Having your second baby can be so much easier than the first time around. Most of the shock-factor has gone, and you can feel more in control of what happens around birth and breastfeeding. You’re also equipped with the added confidence you have managed this far with your first child, despite all of the ups and downs.
The reality is, you are still parenting your first child for the first time and now you have thrown a whole new challenge into the mix: a brand new sibling. Juggling the needs of a brand new baby, as well as your toddlers and your own needs as a new parent needs a toolbox of its own.
To help you with the radical adjustment of welcoming baby #2 (with a toddler who’s about to become a big brother or sister!), here are 7 tricks for your parenting toolbox:
#1: Pre-Prepare Activities For Times When The Baby Is Feeding
Getting back into the reality of 8-12 feeds in 24 hours is one thing; doing so with a small child who still needs lots of parent-direction is another!
While you fondly recall days spent reading, watching DVDs or browsing on your phone or tablet while feeding your first child, your time while feeding this new baby will probably be focused on entertaining the previous one!
Choose toys and activities that can be done by your side, don’t require preparation, make minimal mess and won’t distract the feeding baby. Putting together a collection of new treasures and old favourites means you can dip into it each day without having to think too much.
Here are some ideas and inspirations:
- Finger puppets – simple felt puppets are inexpensive, take up little space and can be held by children who are not yet able to pop them on their finger. Favourite stories and rhymes can be acted out, and new ones created as your child’s imagination develops.
- Magic slate drawing – the last thing you want to be worrying about is markers without lids, pencils needing sharpening and finding bits of crayon wrapper spread around the house! But doodling away is a great time filler and is something you can do together. A magic slate drawing board, with a stylus and erasing tool, is great for little ones who are making their first first marks, right through to toddlers who are creating early drawings.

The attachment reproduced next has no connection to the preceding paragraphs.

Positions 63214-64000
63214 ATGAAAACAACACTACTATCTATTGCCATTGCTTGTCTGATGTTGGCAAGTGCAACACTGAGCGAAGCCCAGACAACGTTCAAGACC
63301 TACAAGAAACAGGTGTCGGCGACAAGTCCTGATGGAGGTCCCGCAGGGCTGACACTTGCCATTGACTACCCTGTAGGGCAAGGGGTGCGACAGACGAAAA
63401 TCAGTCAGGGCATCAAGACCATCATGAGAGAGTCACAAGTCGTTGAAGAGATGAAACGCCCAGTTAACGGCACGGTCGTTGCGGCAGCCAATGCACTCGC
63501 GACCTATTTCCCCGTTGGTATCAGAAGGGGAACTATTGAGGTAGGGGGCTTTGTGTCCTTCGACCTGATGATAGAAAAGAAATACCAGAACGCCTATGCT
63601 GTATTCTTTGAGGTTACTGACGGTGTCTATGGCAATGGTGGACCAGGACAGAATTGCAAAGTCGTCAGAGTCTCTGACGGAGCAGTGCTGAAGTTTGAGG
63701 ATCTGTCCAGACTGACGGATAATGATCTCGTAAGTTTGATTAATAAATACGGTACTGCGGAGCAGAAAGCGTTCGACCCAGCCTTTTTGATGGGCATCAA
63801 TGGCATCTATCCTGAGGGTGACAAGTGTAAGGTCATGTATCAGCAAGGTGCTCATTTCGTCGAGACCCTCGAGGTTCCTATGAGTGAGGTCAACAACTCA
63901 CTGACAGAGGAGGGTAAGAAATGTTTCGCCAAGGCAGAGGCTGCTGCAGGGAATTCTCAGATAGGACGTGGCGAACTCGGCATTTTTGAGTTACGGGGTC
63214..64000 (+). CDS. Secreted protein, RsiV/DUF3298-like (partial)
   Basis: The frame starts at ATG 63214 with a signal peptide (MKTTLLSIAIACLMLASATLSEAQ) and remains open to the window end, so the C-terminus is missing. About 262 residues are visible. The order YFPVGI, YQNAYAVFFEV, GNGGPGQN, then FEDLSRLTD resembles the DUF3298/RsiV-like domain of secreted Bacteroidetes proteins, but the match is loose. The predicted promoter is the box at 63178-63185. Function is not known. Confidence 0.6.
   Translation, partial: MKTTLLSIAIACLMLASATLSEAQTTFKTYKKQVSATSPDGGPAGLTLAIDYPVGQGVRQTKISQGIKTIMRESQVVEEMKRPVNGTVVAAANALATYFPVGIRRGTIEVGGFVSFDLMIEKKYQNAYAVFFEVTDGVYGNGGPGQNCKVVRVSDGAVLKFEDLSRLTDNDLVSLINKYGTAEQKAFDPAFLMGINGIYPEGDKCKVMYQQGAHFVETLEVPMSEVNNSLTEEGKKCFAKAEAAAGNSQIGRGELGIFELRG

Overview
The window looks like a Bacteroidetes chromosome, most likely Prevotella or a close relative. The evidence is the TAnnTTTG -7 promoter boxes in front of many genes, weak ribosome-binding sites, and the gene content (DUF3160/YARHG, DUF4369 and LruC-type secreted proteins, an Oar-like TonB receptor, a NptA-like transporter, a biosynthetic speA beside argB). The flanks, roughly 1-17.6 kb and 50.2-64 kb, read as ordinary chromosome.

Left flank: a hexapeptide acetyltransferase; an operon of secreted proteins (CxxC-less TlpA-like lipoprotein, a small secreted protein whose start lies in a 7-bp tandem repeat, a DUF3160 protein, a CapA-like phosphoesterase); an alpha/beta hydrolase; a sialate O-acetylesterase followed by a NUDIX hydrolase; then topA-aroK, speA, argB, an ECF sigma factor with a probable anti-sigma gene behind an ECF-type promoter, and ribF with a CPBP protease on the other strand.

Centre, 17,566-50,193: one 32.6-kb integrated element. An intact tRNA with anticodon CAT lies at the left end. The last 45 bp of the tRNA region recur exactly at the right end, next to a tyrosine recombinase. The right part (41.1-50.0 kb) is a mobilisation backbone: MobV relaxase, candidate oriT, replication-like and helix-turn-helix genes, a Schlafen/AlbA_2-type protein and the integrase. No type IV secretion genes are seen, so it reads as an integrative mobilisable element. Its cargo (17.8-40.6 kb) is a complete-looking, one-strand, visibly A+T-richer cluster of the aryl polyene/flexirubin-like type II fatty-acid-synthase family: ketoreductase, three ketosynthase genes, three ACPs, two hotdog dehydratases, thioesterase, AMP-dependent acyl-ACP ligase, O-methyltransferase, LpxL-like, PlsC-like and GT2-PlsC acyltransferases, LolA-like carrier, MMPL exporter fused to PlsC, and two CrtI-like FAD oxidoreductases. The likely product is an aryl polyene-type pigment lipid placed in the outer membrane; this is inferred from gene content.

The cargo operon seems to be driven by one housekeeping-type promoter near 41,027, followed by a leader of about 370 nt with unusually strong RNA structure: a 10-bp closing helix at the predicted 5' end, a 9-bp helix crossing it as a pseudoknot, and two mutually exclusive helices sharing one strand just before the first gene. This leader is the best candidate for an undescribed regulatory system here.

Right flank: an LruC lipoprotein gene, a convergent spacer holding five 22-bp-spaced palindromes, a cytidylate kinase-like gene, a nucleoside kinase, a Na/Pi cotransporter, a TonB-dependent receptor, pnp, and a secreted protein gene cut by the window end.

- Felt boards – simple felt cutouts on a board can be arranged to make shapes, tell stories and create scenes. To make it portable, use a single piece of felt as a background, and pop it (with a few shapes) into an empty wipes case. You can take it along to appointments and other places you may need to keep your toddler busy.
- Books – if you haven’t yet joined the local library, now is the time. Regular visits offer an easy, simple outing. You can also bring home a stack of books to share. Combined with your existing collection, this makes feed times story-time for both children. The baby will enjoy the sound and rhythm of your voice and your toddler will enjoy the pictures and simple stories.
- Food and drink – expect that your toddler will want a drink and snack each time you feed, so prepare something before a feed. A snack plate you can share also means you get to eat! Regular snacks can be easier than meals some days. Pack a lunchbox for each of you, even when you’re staying home all day. This is one way your partner or other helpers can make your day easier, by doing it for you. Fruits and vegies ready peeled and cut into pieces, cheese and crackers, dried fruit, small sandwiches, yoghurt pouches or tubs etc. can be selected from at each feed, and put back in the fridge once everyone has eaten. Several of your toddler’s favourite cups can be filled with water in the morning (or the night before) so you don’t have to keep getting up for refills. Don’t forget your drink bottles too! You can share a snack and hydration station close to where you feed. Here are some more snack ideas for breastfeeding mothers.
#2: Give Your First Born A Baby Of Their Own
All big brothers and sisters enjoy a baby doll they can use to explore the life of their new sibling. Eyes can be poked, arms pulled and clothes pulled off without retribution, and cuddles are freely available whenever desired.